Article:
A group of late drawings and works on canvas complemented by two important earlier paintings. Guston's work also affirms the vitality of painting and its past history in an age glutted with mass media images.
On Wednesday, 30 April, Aurel Scheibler opens his second exhibition devoted to Philip Guston (1913–1980), which comprises of a group of late drawings and works on canvas complemented by two important earlier paintings. Scheibler's first Guston show, organized in 2007 and sourced solely from private collections, was the first Guston exhibition ever to take place in a German gallery. Philip Guston coincides with Philip Guston – Late Works, which takes place at the Sammlung Falckenberg in Hamburg until 25 May and will travel on to the Louisiana Museum of Modern Art in Humlebæk, where it will be on view during the summer. Philip Guston runs until 28 June and will have special opening hours for Gallery Weekend Berlin.
Guston was a major catalyst and his ability to move successfully between figuration and abstraction and back again is particularly relevant today as artists shift regularly between these once mutually exclusive poles. Guston's work also affirms the vitality of painting and its past history in an age glutted with mass media images. The first appearance of his late work in Europe in the influential A New Spirit in Painting exhibition at the Royal Academy in London in 1981 set the tone for a renaissance of the appreciation of painting. Guston's retrospective, which followed in 1982 at the Whitechapel Gallery in London, the Stedelijk Museum in Amsterdam and the Kunsthalle Basel, manifested the important role of the artist for his own generation and many more to come. Today, nobody seriously involved with painting—be it figurative, abstract or both—will be able to circumvent Guston's oeuvre.
Not only is the presentation at Scheibler a complementary chapter to the current museum shows, it also offers the rare opportunity for an intimate engagement with a crucial grouping of Guston's work. The quintessence of the show is formed by a selection of three drawings and seven paintings from what is usually known as his 'late' period. The intriguing feature of this exhibition is the fact that it is corner-stoned by two superb, colorful abstract paintings from 1960 and 1961. These works act as beacons, they clearly open up a way to the obsessive, image-ridden works that Guston will paint from the late sixties onwards as, almost imperceptibly, objective elements gather in lyrical abstraction. They are pivotal works for the understanding of Guston's unique achievements in the story of abstract art.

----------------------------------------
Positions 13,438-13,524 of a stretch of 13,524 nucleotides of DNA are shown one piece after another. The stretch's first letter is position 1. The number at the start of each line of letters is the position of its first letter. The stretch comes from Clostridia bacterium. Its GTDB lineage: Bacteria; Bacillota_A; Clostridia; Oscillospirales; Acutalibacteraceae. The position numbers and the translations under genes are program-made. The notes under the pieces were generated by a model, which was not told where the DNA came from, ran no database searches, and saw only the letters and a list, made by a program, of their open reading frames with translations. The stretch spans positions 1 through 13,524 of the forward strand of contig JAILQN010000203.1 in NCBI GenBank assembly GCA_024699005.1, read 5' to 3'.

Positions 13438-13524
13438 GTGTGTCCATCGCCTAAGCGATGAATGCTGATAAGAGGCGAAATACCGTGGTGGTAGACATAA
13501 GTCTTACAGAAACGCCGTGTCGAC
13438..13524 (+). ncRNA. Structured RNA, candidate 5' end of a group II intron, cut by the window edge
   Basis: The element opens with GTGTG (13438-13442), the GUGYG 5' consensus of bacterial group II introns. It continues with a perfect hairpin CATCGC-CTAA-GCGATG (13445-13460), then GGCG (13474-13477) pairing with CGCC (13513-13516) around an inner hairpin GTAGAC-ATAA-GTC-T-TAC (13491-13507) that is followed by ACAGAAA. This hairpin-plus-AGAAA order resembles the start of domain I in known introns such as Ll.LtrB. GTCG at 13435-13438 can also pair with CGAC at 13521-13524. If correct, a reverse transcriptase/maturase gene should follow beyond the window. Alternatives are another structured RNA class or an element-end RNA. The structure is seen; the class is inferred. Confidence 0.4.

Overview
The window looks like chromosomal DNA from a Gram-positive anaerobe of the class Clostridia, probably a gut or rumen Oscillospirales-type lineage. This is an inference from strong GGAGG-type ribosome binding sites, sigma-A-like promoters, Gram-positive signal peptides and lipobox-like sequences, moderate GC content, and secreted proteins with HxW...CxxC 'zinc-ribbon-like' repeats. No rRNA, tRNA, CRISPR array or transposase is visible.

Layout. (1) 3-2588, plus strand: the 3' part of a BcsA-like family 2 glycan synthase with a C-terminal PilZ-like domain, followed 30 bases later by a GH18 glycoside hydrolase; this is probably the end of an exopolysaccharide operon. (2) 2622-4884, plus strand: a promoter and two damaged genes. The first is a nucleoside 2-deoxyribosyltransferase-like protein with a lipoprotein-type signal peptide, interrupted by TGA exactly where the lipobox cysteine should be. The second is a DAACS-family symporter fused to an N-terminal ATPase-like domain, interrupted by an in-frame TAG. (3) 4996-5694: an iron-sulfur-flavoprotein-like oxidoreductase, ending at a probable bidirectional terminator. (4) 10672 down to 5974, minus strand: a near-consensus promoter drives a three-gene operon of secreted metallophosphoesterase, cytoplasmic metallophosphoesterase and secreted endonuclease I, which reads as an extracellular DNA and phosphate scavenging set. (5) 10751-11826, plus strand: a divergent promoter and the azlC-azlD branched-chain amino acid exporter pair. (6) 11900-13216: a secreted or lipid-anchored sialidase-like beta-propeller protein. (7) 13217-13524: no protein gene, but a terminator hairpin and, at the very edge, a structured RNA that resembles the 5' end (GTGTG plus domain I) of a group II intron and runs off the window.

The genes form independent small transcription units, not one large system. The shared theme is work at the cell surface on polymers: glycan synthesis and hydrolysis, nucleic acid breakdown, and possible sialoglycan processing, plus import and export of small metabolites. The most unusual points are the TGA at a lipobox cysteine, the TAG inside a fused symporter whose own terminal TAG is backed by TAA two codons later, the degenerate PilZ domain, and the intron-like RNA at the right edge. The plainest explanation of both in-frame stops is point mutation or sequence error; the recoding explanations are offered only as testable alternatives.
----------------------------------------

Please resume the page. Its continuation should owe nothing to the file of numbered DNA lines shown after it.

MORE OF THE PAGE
The three charcoal drawings in the show from 1968 and 1969 are important examples of Guston's new, reduced language, which he developed since 1966. At this point, he had explored abstraction to its limits. He ceased painting altogether, brooding, looking for a fresh start. The way to the tangibility of the late work was pointed out to him through drawing. The most basic of forms, an arc, a banal shape, slowly move into a vocabulary made of unassuming 'things' and objects of everyday life. In 1968 his drawings led to the illustrious hooded "Klan" figures, images that Guston had literally lived with since his teenage years and that had appeared in his early figurative work. The exhibition contains three exemplary paintings from this period in which Guston's renewed confidence and sense of purpose are apparent. In the mid-seventies—four large canvasses of this time are shown—the work takes a new turn. These paintings are naked truths. They mercilessly dissect Guston's troubles and doubts, his inner conflicts and continuous struggles. Although highly charged with self-critical force and a cutting edge, they have the power to let in the light. Guston's lifelong passion for poetry, his endless joy connected to the everyday 'things' whose useful lives take place uncomplainingly alongside his own and his reverence for his wife Musa find their way into this work. The good parts of life exist where its deepest angst and darkest despair loom and Guston had acknowledged and grasped this. He made it visible, tirelessly, in his paintings and drawings. "In my beginning is my end," wrote T.S. Eliot in East Coker. Guston had arrived on the same page.
A special screening of Philip Guston. A Life Lived, the artist monograph produced by Michael Blackwood Productions Inc. in 1980 will be shown in two movie theaters in Berlin during Gallery Weekend:
Hackesche Höfe Kino, Rosenthaler Straße 40, 10178 Berlin
From 1 through 7 May, daily at 3pm
Exceptional Sunday screening on 4 May at 11am
filmkunst 66, Bleibtreustraße 12, 10623 Berlin
Saturday 3 May at 1:30pm
A catalogue containing illustrations of all exhibited works as well as personal photos from the Guston Estate archives will be published on the occasion of the exhibition. The publication will feature texts by William Corbett, David Schutter and Aurel Scheibler.
Image: Untitled (Hood), 1969. Acrylic on masonite 74,9 x 79,4 cm / 29 1/2 x 31 1/4 in. © The Estate of Philip Guston
Opening Wednesday, 30 April 2014, from 6 p.m. to 9 p.m.
Schöneberger Ufer 71 10785 Berlin - Tiergarten
Tuesday - Saturday 11 am - 6 pm
and by appointment.
Friday 2 May: 11am–9pm
Saturday 3 May: 11am–7pm
Sunday 4 May: 11am–7pm